Guest Author: Riggs Brown

My grandmother is one of my greatest inspirations. She grew up in Detroit and moved to Phoenix just after high school. She attended Arizona State and in her third year she worked with the student government and Arizona Legislature to make the change from Arizona State College to Arizona State University.

After graduation she became one of the first female members of the Arizona Legislature and became an active voice for all things Arizona. She rubbed elbows with legends such as Sandra Day O’Connor and Barry Goldwater, she was the first woman to be elected to serve on the Arizona Corporation Commission, she was the acting president of Phoenix Children’s Hospital, she joined West-MEC and helped grow it into a thriving Career and Technical Education program, and she keeps finding ways to get involved even though she’s been “retired” for three years now. Yet to me, her roles were always secondary to her stories. Her resume is impressive, but the tales she tells about how she would play pranks on Goldwater, or how she knew Dr. Michael Crow would make a great President of ASU, or how when she was on the Corporation Commission she got the Attorney General so wound up the Governor at the time made the ACC get their own legal division – those are what make her so special.

I know these stories so well because they are so good. I also know them because she tells them ALL. THE. TIME. Most people in my family can basically recite alongside her the story of how she got elected. Or the one about when she and Grandpa were hosting a party and he would walk up and drop ice cubes down the back of her shirt right before she shook hands with someone just to make everyone laugh. They’re the kind of stories that never get old until they do. And yet one day, they won’t anymore.

My grandmother is the worst about writing. She loves to chat and speak, but you ask her to sit down and write a speech and it more often than not won’t happen. So asking her to start journaling all of these stories? Not a chance. But these are the stories that I don’t want to lose. Especially because I know for every story I have memorized by now, there are another three or four I’ve never really heard. And while I would love to sit and push her to tell me everything, to grab a notebook and start writing myself, I picked up the genes of being a terrible self-journalist. Like Grandma, I love reading and I like writing, but definitely not about myself. I wanted to get her something that will encourage her to share new stories and find a way for my family to hold on to them. That’s why I got Quilted.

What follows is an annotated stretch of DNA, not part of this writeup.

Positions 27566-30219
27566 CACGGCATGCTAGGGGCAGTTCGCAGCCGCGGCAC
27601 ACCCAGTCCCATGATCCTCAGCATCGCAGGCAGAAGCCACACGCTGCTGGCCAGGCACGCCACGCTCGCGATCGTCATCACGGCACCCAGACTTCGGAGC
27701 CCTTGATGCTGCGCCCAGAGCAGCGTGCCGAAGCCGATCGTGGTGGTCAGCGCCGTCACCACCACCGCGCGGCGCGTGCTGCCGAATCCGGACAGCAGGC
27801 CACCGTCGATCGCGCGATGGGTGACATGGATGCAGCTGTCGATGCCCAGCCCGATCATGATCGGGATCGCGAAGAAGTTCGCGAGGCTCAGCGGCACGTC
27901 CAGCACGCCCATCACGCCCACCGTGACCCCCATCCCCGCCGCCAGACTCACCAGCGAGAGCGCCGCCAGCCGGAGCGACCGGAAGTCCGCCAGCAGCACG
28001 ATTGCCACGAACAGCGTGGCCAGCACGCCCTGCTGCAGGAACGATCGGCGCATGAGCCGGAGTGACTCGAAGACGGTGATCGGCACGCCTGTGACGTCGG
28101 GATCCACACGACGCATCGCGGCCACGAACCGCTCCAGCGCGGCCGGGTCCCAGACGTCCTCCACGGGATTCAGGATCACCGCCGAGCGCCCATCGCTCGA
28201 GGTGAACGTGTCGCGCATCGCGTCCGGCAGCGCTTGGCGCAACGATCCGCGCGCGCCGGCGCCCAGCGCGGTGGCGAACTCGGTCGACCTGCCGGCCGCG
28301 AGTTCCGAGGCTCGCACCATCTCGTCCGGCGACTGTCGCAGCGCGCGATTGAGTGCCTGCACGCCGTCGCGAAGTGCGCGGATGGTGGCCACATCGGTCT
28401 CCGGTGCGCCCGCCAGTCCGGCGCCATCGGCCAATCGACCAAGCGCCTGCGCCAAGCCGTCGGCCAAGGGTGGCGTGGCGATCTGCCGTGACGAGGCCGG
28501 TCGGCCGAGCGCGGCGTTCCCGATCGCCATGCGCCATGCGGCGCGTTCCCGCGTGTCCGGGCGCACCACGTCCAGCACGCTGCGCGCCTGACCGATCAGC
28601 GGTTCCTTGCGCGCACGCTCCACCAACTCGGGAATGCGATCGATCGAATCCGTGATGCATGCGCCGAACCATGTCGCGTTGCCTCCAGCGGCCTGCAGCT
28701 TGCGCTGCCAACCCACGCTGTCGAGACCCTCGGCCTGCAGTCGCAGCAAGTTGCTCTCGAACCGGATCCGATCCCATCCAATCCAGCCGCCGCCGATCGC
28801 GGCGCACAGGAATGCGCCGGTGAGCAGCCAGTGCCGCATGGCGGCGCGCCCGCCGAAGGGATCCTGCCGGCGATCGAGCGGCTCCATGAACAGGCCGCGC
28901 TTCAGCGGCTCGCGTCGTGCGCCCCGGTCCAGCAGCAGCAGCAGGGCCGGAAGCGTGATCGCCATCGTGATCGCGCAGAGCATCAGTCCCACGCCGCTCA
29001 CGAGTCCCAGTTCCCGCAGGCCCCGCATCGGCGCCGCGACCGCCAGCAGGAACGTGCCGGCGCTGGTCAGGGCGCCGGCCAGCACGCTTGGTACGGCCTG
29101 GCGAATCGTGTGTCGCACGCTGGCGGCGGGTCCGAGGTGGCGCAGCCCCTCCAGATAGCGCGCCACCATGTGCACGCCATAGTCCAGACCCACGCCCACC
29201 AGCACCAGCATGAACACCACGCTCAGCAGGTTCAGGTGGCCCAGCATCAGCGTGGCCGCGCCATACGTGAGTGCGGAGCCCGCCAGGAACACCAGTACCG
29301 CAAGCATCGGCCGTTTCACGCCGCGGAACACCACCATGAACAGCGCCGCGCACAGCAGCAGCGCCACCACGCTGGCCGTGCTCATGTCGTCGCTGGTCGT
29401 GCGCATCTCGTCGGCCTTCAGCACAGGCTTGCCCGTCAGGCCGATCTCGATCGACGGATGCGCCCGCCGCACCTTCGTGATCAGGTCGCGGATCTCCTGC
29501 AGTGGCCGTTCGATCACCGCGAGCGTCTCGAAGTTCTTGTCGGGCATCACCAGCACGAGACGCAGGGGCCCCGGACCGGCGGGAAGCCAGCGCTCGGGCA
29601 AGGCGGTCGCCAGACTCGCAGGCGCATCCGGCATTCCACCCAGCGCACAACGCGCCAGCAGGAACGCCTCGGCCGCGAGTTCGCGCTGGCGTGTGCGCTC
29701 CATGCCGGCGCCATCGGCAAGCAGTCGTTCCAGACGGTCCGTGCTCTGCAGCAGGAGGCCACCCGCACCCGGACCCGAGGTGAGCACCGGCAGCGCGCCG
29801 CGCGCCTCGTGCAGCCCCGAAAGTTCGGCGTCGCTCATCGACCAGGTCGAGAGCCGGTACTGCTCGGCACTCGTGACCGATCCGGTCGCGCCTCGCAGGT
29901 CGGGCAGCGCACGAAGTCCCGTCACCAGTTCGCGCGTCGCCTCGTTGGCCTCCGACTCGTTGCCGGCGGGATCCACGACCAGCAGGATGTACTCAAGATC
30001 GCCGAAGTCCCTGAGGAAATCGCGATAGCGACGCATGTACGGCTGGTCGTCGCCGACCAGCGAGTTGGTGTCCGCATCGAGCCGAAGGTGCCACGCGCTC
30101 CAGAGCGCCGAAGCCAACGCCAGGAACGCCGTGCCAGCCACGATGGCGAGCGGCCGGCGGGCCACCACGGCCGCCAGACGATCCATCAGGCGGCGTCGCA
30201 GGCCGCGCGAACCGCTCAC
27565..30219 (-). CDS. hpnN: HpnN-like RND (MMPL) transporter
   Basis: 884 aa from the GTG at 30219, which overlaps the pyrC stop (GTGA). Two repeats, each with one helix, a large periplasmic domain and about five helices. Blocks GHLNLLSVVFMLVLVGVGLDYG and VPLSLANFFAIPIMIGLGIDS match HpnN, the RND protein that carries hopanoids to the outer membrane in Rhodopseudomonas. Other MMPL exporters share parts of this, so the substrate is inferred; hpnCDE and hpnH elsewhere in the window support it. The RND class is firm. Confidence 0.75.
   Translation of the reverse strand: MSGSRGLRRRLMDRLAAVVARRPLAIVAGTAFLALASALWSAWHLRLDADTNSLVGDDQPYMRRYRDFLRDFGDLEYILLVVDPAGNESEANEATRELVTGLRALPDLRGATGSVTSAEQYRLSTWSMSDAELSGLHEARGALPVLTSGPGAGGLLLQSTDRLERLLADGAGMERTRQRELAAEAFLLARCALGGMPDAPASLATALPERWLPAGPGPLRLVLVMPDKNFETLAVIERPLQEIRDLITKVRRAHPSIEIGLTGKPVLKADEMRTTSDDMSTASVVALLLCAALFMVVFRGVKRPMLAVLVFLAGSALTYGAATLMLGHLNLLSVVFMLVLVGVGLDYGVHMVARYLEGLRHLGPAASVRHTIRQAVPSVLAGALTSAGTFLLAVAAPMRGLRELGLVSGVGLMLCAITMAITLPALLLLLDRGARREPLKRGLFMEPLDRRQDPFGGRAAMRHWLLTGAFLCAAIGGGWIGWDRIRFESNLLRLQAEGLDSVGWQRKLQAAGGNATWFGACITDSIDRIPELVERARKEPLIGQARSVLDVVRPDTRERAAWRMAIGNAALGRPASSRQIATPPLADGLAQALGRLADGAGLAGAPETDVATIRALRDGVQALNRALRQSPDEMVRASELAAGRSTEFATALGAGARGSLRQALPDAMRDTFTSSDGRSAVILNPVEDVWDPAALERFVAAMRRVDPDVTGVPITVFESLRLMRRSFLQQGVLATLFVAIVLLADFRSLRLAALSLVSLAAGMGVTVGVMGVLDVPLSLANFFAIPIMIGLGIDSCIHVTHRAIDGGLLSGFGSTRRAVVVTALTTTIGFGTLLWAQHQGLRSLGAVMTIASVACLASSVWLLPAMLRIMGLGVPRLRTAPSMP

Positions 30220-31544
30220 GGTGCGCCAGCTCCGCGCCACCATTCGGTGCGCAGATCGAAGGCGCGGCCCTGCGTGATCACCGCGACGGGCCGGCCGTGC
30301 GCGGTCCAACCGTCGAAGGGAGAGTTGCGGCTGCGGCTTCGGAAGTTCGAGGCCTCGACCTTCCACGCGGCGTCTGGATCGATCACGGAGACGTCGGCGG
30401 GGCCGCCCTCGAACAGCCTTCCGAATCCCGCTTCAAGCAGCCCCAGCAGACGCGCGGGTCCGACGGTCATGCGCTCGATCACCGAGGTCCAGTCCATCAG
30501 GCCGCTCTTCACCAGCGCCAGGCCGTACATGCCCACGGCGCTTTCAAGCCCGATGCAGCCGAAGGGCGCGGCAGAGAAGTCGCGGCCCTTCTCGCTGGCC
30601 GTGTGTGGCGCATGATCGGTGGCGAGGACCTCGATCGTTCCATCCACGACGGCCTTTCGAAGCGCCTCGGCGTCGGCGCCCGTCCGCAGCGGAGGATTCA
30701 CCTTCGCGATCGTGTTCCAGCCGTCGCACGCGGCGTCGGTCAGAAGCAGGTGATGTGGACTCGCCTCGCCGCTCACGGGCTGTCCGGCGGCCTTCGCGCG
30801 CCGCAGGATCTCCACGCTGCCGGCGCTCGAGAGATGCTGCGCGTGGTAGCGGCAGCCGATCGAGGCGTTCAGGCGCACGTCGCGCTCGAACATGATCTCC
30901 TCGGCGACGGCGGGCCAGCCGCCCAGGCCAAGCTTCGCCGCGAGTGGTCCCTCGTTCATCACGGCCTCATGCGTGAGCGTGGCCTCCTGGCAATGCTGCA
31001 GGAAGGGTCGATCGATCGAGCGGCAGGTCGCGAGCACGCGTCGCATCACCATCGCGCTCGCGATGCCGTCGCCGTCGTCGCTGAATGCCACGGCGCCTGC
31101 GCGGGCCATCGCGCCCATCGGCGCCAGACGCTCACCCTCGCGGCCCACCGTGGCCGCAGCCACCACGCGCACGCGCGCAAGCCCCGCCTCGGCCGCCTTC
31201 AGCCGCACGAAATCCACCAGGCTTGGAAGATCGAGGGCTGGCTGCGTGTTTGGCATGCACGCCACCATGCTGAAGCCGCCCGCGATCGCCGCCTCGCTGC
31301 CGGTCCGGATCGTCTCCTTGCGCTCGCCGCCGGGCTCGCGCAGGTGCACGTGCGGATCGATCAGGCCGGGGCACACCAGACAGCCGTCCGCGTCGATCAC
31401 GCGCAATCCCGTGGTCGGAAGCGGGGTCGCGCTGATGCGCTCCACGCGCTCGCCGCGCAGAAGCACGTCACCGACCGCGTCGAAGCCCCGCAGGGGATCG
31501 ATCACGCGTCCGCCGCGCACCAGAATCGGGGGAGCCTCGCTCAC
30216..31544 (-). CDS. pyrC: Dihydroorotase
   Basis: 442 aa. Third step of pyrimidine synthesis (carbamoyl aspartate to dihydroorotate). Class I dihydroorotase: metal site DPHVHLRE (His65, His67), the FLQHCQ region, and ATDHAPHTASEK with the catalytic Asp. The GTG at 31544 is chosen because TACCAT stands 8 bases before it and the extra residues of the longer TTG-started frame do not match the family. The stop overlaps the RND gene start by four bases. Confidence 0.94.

With Quilted’s “Legacy” package I was able to ask questions I never thought to ask before, thanks to the unique professional interview-style questions pre-built into the gift. I also added my own to make sure the stories I wanted to save forever were there. And as a gift for someone who calls me once a week to ask how to “Fix Netflix because it’s broken,” I knew finding something that was greater than just “user-friendly” was key. Quilted took care of that too, with their notifications to add stories and “push one button” interface, the recording process was incredibly simple. She knew enough of her way around a smartphone to take an excellent video. On my end, I was able to see each video, help her edit, and put together basically a digital journal of all her stories. I learned so many I had never heard before now, and the ones I did know felt even more special.

Stories are what bring us together as families. They show us where we came from and remind us that we are a part of something bigger than ourselves. My grandmother’s stories remind me that there is always an opportunity for growth and change, and that getting older doesn’t mean slowing down. But as her stories feel more and more repetitive, I am also reminded that she won’t be here forever. I want to be able to record her memories now, while she is still here to tell them to me instead of waiting and trying to piece them together later. With Quilted, I’m able to make that happen.  

This holiday season, I invite you to give the person whose stories you want to hear the gift of preserving and sharing memories. Whether looking for something new to experience with your loved ones or looking for a last-minute yet incredibly memorable gift, Quilted is a way to make anyone in your life feel loved and heard.